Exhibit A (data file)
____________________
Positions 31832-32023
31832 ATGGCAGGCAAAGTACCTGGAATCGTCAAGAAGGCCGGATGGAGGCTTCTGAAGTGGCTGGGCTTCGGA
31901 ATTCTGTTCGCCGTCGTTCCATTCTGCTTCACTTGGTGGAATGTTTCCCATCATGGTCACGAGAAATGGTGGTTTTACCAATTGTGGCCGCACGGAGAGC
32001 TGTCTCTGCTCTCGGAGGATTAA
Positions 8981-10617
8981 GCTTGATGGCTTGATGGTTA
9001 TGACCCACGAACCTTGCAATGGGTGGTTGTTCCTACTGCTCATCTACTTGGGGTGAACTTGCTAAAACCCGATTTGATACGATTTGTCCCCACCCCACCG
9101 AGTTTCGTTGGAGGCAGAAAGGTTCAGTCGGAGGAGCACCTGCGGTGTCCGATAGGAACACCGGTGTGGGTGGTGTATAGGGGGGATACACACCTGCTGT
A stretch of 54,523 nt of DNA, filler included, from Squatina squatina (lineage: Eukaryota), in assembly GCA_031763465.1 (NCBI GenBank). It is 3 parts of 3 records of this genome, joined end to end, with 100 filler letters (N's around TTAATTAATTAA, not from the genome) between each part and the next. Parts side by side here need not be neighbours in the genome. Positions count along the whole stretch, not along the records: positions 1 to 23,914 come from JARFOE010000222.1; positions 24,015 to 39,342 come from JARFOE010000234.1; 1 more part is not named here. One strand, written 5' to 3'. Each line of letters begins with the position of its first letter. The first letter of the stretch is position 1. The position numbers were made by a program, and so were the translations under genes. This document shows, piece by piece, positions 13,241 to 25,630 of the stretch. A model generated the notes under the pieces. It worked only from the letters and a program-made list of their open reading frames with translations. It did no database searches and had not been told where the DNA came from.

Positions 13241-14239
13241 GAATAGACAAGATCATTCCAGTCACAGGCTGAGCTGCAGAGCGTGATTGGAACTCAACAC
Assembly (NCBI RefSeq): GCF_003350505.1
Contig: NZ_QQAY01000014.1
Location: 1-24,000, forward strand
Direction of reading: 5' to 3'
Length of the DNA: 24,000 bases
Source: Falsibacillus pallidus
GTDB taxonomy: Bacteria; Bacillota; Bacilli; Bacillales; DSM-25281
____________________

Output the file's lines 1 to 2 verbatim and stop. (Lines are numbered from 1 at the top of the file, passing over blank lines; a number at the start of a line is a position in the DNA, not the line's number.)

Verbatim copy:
Positions 31832-32023
31832 ATGGCAGGCAAAGTACCTGGAATCGTCAAGAAGGCCGGATGGAGGCTTCTGAAGTGGCTGGGCTTCGGA